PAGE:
Center City-based startup TicketLeap, which was just named to the
Inc. 500 (ranked #397), has positioned itself as a disruptive competitor to the large, entrenched players that have dominated pricing, distribution and technology in the event ticketing industry. Offering web-based technology that event hosts can easily configure themselves and services that are inexpensive (and sometimes free) for small events, the company hopes to gradually move up the chain to compete for larger events.
TicketLeap was founded in 2003 by South Jersey native Chris Stanchak while he was still an undergrad at Wharton. After spending time at GSI Commerce helping manage its eCommerce programs for major sports leagues like the NHL, Chris started focusing on TicketLeap full time in 2007 and has raised over $4.5 million in venture capital from MentorTech Ventures, Seneca Advisors, Ben Franklin Technology Partners, NextStage Capital and several prominent angel investors. TicketLeap had one period during which it may have ramped up too quickly, and had to cut back a little. It now has about 24 employees, according its website. Last year, $20 million in ticket sales were generated through TicketLeap and it had net revenue of $2.1 million; this year, Stanchak told me in a phone conversation, ticket sales should be in the $35 million range and TicketLeap's net revenue will be around $3 million. Stanchak expects the company to achieve positive cash flow in this year's 4th quarter.
TicketLeap had a learning experience on scaling up to handle larger events. Last winter it managed ticketing for Comic-Con 2011, the immensely popular event among the Geek crowd, and its servers failed to handle all the traffic for several hours after ticketing went live, causing considerable commotion since Comic-Con had turned to TicketLeap after having just experienced two previous ticketing failures with other vendors. The problem was not so much a failure on TicketLeap's part to anticipate and scale to demand properly, but a gliche due to a MySQL feature it was trying to use to speed transaction processing that Amazon Web Services' Relational Database Service did not support at the time. (See Vice President of Engineering Keith Fitzgerald's post on the TicketLeap Blog). TicketLeap was very responsive and straightforward, I believe, in explaining the problem publicly and rectifying it.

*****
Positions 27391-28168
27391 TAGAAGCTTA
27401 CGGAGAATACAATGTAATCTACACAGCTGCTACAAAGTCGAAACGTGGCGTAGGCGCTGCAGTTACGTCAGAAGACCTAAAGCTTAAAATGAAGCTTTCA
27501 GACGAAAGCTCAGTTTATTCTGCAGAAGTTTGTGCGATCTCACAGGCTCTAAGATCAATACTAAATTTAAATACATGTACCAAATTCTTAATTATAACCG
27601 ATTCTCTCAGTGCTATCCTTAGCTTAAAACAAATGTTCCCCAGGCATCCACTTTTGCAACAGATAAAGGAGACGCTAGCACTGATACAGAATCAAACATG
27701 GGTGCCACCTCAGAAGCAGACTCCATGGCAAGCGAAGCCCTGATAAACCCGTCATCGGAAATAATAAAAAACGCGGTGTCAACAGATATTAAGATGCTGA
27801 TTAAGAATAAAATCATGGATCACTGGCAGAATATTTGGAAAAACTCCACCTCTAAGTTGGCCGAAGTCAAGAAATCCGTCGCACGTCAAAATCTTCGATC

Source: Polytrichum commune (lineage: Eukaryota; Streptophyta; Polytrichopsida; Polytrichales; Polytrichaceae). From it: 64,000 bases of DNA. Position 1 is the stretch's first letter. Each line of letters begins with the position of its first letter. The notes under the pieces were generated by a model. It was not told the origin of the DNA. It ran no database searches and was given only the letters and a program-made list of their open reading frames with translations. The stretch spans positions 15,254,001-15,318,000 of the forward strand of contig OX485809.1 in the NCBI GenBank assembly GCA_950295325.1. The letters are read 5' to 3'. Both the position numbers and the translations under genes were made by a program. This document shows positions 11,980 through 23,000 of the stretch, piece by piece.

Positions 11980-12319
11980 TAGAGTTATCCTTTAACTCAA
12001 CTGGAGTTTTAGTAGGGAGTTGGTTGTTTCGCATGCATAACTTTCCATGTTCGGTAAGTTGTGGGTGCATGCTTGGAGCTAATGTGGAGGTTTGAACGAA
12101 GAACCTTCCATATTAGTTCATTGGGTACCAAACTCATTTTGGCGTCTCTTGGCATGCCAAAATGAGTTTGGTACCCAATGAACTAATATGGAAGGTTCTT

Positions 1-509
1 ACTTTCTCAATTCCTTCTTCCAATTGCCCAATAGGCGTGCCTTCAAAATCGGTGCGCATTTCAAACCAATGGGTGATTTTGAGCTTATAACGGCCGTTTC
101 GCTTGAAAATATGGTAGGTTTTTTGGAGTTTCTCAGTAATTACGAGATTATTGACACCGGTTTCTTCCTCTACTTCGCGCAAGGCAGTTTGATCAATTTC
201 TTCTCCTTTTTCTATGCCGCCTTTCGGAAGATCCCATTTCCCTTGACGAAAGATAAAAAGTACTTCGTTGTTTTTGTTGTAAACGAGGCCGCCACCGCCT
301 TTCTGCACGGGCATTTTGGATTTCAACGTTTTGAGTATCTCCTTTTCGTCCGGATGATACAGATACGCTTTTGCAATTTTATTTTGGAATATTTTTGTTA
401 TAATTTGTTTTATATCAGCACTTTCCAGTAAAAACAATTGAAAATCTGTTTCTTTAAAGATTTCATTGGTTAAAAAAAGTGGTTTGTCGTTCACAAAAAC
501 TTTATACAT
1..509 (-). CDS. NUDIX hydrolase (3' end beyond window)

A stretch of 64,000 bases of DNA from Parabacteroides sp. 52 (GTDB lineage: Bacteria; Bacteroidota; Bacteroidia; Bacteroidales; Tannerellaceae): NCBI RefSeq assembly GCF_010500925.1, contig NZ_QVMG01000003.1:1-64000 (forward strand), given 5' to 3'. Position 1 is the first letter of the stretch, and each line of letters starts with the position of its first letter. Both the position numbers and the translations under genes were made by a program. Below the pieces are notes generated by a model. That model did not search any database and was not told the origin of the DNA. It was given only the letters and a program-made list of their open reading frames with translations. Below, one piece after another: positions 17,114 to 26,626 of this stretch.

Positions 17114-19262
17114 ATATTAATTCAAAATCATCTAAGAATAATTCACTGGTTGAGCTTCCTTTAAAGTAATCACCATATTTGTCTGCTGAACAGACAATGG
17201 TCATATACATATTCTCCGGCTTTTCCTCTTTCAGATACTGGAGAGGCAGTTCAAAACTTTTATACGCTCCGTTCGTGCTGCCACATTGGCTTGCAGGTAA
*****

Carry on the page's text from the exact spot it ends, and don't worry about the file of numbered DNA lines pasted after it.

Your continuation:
That specific issue has since been resolved, and Stanchak says TicketLeap remains very happy with AWS's services and its scalability, which enables it to adapt elastically to events of varying sizes without requiring a large IT infrastructure. TicketLeap was not impacted at all by the major AWS outage problems that occurred in April. It is also planning to deploy AWS's recently released in-memory Amazon ElastiCache, which can greatly reduce the number of disk lookups and also helps TicketLeap to rapidly increase or decrease its cache footprint in response to demand.
In August, TicketLeap introduced TicketLeap Mobile, what it calls "the first mobile ticketing platform that enables smartphone users to easily search and purchase event tickets, engage in social conversations, and check-in with their phones" in a single place. Each mobile ticket comes with a confirmation number and QR code, enabling faster entry into venues. (Back in March, it released an Android scanning application for event organizers to scan QR codes of printed etickets.) TicketLeap Mobile also emphasizes the social nature of events; users can post messages to Facebook or Twitter and communicate with other attendees. TicketLeap Mobile, now available on Android devices, is optimized for mobile devices, and works automatically when you access Ticketleap or any events from a mobile phone. TicketLeap plans to launch a universal iOS application for event organizers to scan and sell tickets via an iPhone, iPod touch, or iPad this fall.
The market for event ticketing is huge and has many different competitors and segments. TicketLeap doesn't compete with Ticketmaster (or Ticketmonster as some might call it) that much directly right now, but more with the heavily funded Eventbrite and a number of other smaller firms like Pittsburgh-based ShowClix. Eventbrite has raised about $80 million in venture capital, according to Crunchbase. Its gross ticket sales were $200 million in 2010 and could reach $400 million in 2011, according to TicketNews. (Stanchak points out that comparing Eventbrite to TicketLeap based on gross billings is not quite apples to apples since Eventbrite's average ticket price point is much higher due to its focus on expensive professional conferences).
While TicketLeap is doing well at this stage, achieving more scale and broader distribution remain key issues. Barclays Bank/MBNA veteran Holly Flanagan was brought on recently as Vice President of Brand and Association Sales to help build strategic partnerships. Raising more funding could also be a possibility at some point in the future.